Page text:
2. Schedule time for personal development. If you do not block it off on your calendar, the tyranny of the urgent will undermine your effort. Plus, what is on your calendar is a declaration of your priorities.

3. Budget financial resources for it. A great deal of personal development does not cost any money. But books, online courses, the occasional conference, or a trip to the counselor requires payment. Ask your church to make a commitment and then do the same from your own resources. Like a calendar, our budget is a declaration of your priorities.

4. Vary your spiritual content that you consume. I generally consume material from people who I agree with first and second order issues. However, it is beneficial to consume material from those who think differently from me on second and third order issues. Reading those that the church at large deems as heretics (for instance, someone who denies the divinity of Jesus) is of little value to me. But it is helpful for me to read books by thoughtful leaders that are outside of my denominational or methodological “tribe.”

5. Read books on strategic leadership by church and business leaders. Some pastors love to read the books by Malphurs, Mancini, Rainer, and Hirsch. Other pastors loathe the idea as too sterile and unspiritual. Some pastors, like me, read a wide array of leadership books from the church, business, and non-profit realms. Obviously, I suggest that you consume more rather than less. Choose books that will stretch your thinking about how people process the concepts of change, growth, decline, and success.

6. Biblically filter everything. As with all material, filter it through your best understanding of the Scriptures. I write this article with the assumption that you are regularly digging into the Word and allowing the Word to dig into you. In your development plan/process/retreat/vacation, bring the Word to the center of it all and to test it all.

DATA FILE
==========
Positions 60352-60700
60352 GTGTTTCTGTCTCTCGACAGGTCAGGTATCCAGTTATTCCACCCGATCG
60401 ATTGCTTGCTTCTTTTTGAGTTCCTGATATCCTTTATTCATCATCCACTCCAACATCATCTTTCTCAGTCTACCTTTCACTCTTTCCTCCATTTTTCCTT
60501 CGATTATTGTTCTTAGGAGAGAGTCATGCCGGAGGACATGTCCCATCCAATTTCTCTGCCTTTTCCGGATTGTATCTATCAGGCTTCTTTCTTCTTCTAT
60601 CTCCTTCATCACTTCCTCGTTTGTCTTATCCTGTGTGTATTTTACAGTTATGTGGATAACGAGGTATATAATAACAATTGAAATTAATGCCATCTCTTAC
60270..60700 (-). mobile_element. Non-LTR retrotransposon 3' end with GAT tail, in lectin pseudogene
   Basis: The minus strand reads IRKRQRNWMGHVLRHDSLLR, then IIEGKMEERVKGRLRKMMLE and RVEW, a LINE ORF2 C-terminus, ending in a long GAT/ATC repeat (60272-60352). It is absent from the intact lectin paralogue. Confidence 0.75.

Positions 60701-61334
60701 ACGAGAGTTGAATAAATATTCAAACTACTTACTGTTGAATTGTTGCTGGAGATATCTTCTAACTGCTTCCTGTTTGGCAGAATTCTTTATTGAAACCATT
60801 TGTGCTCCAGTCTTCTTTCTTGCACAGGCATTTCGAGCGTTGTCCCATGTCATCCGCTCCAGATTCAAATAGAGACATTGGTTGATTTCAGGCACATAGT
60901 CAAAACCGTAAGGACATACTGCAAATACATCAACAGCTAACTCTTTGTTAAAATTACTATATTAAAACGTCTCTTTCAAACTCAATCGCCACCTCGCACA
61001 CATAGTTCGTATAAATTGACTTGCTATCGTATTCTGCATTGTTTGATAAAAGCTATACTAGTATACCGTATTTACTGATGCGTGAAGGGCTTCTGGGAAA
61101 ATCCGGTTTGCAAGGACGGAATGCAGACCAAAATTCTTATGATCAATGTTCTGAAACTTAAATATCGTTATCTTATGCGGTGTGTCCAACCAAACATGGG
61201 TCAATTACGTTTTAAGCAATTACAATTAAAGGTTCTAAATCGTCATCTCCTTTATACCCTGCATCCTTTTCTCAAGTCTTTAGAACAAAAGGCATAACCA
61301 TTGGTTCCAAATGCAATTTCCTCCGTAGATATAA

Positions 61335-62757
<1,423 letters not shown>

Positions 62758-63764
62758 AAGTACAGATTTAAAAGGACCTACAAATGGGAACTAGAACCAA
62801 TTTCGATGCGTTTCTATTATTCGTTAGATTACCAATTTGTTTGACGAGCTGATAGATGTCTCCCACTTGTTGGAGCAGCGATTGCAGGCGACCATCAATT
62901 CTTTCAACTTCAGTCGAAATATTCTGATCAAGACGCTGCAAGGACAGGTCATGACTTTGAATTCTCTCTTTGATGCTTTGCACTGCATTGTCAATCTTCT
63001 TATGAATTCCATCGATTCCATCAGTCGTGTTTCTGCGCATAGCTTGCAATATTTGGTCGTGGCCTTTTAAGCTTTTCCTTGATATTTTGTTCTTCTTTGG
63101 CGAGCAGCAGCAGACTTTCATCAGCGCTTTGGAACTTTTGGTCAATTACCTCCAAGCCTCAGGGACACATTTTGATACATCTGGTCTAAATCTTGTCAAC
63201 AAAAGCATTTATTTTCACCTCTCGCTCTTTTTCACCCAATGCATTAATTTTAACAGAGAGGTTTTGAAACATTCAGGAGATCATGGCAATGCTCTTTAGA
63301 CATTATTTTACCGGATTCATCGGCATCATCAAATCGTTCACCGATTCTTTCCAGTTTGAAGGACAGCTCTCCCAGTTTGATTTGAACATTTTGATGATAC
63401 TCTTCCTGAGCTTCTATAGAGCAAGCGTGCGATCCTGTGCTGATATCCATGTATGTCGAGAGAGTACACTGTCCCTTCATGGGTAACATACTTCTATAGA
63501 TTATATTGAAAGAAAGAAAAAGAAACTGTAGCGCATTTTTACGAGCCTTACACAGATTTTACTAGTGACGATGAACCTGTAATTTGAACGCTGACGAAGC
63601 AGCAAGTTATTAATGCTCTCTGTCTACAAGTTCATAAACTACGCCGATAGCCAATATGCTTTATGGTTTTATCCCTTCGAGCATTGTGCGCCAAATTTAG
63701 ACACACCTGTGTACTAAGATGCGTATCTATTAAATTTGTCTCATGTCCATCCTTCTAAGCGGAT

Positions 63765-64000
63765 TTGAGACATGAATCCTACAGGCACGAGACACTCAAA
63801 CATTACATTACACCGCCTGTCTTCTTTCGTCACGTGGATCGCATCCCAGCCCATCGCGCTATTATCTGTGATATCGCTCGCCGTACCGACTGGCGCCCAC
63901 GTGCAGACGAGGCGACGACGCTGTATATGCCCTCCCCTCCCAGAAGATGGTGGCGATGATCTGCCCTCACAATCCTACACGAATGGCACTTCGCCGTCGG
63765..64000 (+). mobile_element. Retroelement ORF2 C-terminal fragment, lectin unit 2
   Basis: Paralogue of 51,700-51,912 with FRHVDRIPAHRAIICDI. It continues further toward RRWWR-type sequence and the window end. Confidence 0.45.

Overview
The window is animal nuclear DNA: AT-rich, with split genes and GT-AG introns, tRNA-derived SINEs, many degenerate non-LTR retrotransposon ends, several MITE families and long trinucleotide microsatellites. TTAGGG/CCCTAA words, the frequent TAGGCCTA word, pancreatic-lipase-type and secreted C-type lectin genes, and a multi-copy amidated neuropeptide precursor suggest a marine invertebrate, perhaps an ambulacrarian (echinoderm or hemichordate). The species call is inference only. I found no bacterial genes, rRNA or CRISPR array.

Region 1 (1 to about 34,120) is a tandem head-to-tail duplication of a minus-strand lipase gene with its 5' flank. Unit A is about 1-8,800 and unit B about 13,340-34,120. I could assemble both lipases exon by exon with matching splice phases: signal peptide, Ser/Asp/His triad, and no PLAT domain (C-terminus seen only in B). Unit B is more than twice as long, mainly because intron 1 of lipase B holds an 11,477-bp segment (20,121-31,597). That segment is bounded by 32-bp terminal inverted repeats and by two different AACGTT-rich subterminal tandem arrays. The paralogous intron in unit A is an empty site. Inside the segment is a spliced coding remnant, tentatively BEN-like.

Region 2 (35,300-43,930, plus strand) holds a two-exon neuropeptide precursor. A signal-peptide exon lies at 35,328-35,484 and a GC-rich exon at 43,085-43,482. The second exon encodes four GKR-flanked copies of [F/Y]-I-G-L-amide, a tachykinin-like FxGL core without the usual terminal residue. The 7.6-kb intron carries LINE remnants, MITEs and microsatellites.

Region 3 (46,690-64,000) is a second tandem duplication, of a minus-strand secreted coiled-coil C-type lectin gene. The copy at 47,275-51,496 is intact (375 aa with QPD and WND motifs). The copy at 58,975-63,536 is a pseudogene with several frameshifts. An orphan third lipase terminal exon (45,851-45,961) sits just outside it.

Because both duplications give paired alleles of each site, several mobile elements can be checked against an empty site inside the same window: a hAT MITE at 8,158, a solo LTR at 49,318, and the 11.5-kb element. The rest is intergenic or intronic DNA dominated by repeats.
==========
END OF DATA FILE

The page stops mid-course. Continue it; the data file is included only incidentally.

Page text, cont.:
7. Recognize the limitation of a conference. I’m a fan of conferences. I go to them and sometimes speak at them. But they are a place to receive group encouragement and generalized information. For your personal development, seek out specific help for your specific needs.

8. Stop reading a book if it’s not helping you. The same principle is for any podcast, article, lecture, or any other piece of content. (Except my blog. Grin.) Your time is too important to waste on unhelpful items. Quit what is not working.

9. Call on leaders for help that you don’t expect to answer. Why? You’ll be surprised as to how many “busy leaders of influential churches/ministries” would love to encourage you. I press the guys on my staff to limit their time at conferences and replace it with connecting with other leaders who are ahead of us in maturity, skill, and experience.

10. Build a local coalition. Our city is blessed to have a group of pastors that like one another and gather periodically for prayer. I frequently call on a few guys for encouragement and insight. They periodically call on me for the same. You’ll be amazed at how refreshed you’ll feel as a leader when you have a regular rhythm of interaction with other leaders dedicated to each other.

> Read more from Philip.


 

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ABOUT THE AUTHOR

Philip Nation

Philip Nation